This is the time of year where things should be “clicking” for my first graders, but I still have a few struggling with reading. They do ok with sight words and spelling tests, but when it is a new reading passage they have a very hard time reading it. They are not remembering their blends and digraphs that we work on in small groups/ individual conferences. What would you recommend?






Perhaps they still need some strengthening of other strategies in addition to the accuracy ones you are working on. Do they still need to work on using the pictures–do words and pictures match. Here’s a way I’ve used to try to connect making meaning and accuracy. (Note: may or may not be done on one day, depending on book and kids.)
We spend a lot of time on pre-reading. We spend more time looking deeply into the illustrations and having conversations about them than I might spend with most kiddos. I keep a white board handy, and after we discuss a couple of pages, I ask the kids to tell me what words they might expect to see in the text based on what we learned from the pictures. We make a list as we go through the book.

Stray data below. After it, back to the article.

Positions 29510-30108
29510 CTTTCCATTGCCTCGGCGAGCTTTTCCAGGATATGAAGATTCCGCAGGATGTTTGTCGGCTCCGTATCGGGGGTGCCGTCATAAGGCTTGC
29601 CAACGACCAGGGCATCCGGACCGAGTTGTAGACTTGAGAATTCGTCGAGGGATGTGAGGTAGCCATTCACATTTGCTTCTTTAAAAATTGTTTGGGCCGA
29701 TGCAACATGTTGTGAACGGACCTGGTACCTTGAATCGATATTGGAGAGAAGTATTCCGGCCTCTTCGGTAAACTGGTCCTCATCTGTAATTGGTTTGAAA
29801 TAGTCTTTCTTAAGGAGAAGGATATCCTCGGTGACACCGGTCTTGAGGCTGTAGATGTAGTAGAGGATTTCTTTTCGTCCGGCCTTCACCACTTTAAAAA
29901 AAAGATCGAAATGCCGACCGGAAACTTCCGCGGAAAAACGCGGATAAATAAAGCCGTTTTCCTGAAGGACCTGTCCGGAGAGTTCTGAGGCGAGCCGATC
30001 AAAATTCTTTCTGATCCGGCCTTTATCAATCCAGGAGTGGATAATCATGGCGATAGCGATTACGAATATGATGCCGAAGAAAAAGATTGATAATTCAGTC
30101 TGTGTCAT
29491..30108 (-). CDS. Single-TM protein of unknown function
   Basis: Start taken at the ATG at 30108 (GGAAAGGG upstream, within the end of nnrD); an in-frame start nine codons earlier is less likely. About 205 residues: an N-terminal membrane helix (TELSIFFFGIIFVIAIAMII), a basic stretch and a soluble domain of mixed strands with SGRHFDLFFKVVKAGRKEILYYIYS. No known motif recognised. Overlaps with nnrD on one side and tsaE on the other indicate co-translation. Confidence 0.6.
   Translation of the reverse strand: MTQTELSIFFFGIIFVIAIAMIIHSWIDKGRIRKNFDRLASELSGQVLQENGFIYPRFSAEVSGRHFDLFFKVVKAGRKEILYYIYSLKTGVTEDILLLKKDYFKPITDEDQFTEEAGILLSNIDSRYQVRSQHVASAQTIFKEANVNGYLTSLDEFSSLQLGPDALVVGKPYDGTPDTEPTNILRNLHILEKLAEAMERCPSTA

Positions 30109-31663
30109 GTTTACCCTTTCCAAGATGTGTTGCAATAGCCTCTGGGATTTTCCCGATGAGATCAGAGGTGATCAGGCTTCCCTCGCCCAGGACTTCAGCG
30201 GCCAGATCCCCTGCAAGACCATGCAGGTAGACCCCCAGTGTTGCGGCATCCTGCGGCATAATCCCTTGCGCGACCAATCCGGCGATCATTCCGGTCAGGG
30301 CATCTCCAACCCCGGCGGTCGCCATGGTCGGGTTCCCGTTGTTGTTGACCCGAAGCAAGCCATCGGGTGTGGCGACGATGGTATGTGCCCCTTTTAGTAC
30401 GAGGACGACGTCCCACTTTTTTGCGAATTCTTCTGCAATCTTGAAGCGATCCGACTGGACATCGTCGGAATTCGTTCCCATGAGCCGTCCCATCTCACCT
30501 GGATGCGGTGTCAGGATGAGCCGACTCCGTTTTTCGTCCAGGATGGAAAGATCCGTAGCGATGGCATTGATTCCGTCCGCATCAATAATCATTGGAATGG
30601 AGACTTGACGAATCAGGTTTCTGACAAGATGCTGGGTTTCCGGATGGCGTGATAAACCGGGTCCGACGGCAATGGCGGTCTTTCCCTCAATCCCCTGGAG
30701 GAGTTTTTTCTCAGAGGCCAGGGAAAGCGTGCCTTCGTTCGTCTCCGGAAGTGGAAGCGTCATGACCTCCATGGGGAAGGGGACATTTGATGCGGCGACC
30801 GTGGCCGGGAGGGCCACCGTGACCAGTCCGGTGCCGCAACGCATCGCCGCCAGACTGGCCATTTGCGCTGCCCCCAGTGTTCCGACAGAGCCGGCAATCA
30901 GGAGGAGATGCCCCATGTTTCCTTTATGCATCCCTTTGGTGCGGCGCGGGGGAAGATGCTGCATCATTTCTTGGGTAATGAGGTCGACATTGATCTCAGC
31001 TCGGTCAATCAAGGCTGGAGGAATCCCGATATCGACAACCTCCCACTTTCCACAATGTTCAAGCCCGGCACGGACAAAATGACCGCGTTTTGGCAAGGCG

Then, as we get into the actual reading, they are more aware of looking for the words they listed–kind of becomes a game. We check them off as we find them, using tally marks if words are found more than once.
After we finish, we talk about words we should have included, or words that were synonyms or gave the same meaning as words we had listed.
As time allows, or on another day, we may pick a word or two from our list to discuss features (like the blends and digraphs you mentioned). We might talk about other words they know that have those same sounds in them.
You can certainly adapt my ideas to meet your needs, but I think the key concept here it to not rely only on one strategy, but to help the kids make connections with various strategies they’ve used, and how those strategies are always a part of reading.
Try it out, and let me know what you think.

Donna Slipher-Jones

I have found that the more time my students spend on reading to self the better they are at reading this time of year. I have taught first grade for many years and my classroom library is overflowing with books for beginning readers. Dr. Seuss books really give students practice to read and build fluency. They feel confident because they are reading such long books. Students need to have books that they want to read and not just passages and books that we need to use to check their rate and fluency and that are part of a curriculum.


You are so right–the more kids read books of choice, the stronger they become as readers. We just need to review and model strategies during mini-lesson and conferring time to help them be more successful during read to self.

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